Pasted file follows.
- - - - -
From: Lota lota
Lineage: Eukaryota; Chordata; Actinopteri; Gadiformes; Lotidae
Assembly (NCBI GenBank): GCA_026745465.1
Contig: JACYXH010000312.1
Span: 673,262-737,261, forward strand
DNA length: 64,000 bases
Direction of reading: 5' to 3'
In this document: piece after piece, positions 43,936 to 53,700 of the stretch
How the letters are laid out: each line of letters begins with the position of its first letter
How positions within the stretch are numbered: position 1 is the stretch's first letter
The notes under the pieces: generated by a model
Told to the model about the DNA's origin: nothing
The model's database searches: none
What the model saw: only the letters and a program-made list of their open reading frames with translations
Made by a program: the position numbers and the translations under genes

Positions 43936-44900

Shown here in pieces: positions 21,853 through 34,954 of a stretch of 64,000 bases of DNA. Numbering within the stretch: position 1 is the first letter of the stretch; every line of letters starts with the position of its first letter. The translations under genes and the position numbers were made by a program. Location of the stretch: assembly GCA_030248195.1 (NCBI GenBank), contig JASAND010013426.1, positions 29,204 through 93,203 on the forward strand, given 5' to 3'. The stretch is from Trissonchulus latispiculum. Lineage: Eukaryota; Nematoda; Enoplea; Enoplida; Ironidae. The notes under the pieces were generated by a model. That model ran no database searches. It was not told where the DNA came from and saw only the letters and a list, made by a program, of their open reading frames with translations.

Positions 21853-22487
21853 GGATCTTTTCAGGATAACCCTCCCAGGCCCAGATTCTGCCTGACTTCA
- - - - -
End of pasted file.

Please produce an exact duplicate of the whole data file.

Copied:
From: Lota lota
Lineage: Eukaryota; Chordata; Actinopteri; Gadiformes; Lotidae
Assembly (NCBI GenBank): GCA_026745465.1
Contig: JACYXH010000312.1
Span: 673,262-737,261, forward strand
DNA length: 64,000 bases
Direction of reading: 5' to 3'
In this document: piece after piece, positions 43,936 to 53,700 of the stretch
How the letters are laid out: each line of letters begins with the position of its first letter
How positions within the stretch are numbered: position 1 is the stretch's first letter
The notes under the pieces: generated by a model
Told to the model about the DNA's origin: nothing
The model's database searches: none
What the model saw: only the letters and a program-made list of their open reading frames with translations
Made by a program: the position numbers and the translations under genes

Positions 43936-44900

Shown here in pieces: positions 21,853 through 34,954 of a stretch of 64,000 bases of DNA. Numbering within the stretch: position 1 is the first letter of the stretch; every line of letters starts with the position of its first letter. The translations under genes and the position numbers were made by a program. Location of the stretch: assembly GCA_030248195.1 (NCBI GenBank), contig JASAND010013426.1, positions 29,204 through 93,203 on the forward strand, given 5' to 3'. The stretch is from Trissonchulus latispiculum. Lineage: Eukaryota; Nematoda; Enoplea; Enoplida; Ironidae. The notes under the pieces were generated by a model. That model ran no database searches. It was not told where the DNA came from and saw only the letters and a list, made by a program, of their open reading frames with translations.

Positions 21853-22487
21853 GGATCTTTTCAGGATAACCCTCCCAGGCCCAGATTCTGCCTGACTTCA